go to home page go to byland abbey pages go to fountains abbey pages go to kirkstall abbey pages go to rievaulx abbey pages go to roche abbey pages
The Cistercians in Yorkshire title graphic

Text only version

About the Project






Contact Us

Cistercian Abbeys: ABBEYKNOCKMOY

Name: ABBEYKNOCKMOY Location: Abbeyknockmoy town County: Galway
Foundation: 1190 Mother house: Boyle
Relocation: None Founder: Cathal Crovderg O’Conor, king of Connacht
Dissolution: 1542 Prominent members:
Access: Accessible to the public

Abbeyknockmoy was founded in 1190 by Cathal Crovderg O’Conor, king of Connacht. The first monks arrived from Boyle and it seems that two or three decades passed before the community commenced construction of the permanent buildings. The abbey was situated on a particularly desolate terrain, lying in an open valley exposed to the winds sweeping eastwards from the Connemara Mountains. Much of the surrounding land was little more than heath or bog. Cathal Crovderg O’Conor spent his last days as a monk at Abbeyknockmoy and died in the abbey in 1224. He was buried in the grounds of the monastery, as was his wife seven years before. The abbey thereafter became a mausoleum for several generations of the O’Conner family. In 1240 the abbot was disgraced for allowing a woman to wash his head. The house was never a rich one. In the taxation of 1302-06 the income of the house was valued at £42 and in 1411 the abbot complained to the pope that his house was so poor that he could not maintain his community properly and one of his monks was granted licence to serve a parish church. By the end of the sixteenth century the house was fairing little better: the inquisition of 1584 put the income of the house at just £78.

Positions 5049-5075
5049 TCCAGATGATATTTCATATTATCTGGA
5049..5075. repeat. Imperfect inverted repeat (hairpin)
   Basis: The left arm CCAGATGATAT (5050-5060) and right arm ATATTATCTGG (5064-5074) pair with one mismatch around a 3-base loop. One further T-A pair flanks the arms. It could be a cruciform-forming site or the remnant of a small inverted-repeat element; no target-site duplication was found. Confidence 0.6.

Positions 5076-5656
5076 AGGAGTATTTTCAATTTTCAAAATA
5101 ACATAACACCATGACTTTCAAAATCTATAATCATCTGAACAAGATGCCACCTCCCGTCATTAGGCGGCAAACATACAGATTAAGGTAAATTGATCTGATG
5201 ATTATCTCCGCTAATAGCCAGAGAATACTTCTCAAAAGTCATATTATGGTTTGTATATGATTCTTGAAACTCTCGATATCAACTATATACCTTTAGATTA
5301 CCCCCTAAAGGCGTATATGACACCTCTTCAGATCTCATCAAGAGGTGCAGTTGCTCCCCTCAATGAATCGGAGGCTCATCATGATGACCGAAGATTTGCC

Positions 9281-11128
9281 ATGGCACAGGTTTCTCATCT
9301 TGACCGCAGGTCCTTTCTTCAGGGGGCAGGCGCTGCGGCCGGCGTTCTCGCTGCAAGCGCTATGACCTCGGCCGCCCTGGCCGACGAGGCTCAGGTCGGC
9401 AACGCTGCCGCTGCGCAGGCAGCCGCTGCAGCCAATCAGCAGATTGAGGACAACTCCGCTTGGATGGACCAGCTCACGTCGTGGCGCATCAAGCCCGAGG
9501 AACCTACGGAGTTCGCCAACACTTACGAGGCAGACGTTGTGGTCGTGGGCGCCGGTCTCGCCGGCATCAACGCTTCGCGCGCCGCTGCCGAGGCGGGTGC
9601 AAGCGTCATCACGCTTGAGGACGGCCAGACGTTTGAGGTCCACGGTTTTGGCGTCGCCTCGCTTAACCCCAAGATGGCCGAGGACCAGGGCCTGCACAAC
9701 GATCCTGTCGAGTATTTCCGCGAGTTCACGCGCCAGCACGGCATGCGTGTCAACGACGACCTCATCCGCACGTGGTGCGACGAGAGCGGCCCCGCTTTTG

In the later Middle Ages the house fell under the control of the O’Kelly family. Elaborate mural paintings can be found on the arch which covers the tomb of Malachy O’Kelly, lord of Ui Maine (d. 1401) and his wife Fionnuola (d. 1403). The mural portrays the crucifixion with four attendant figures; this was characteristic of Gothic religious art and was a common way of decorating such recesses in England. On the wall to the east of the O’Kelly tomb was another mural divided into two registers. The first shows three living subjects encountering three dead, a reminder of impending judgment; the other shows Sebastian, a saint frequently invoked against the plague. These wall decorations provide the best illustration of what must have been a fairly typical scheme of late gothic painting. In 1542 Hugh O’Kelly, abbot in commendam, surrendered the abbey to the king’s officials but successfully defended his possessions by acknowledging the supremacy of King Henry VIII. In return he was granted the abbey and his lands for life. Following the Dissolution, a form of secularised monasticism seems to have continued at the abbey. Today a substantial portion of the church and claustral buildings survive although they have suffered damage from grave-digging around the site. Abbeyknockmoy is one of the most impressive Cistercian monuments in Ireland and can be accessed by the public at all times.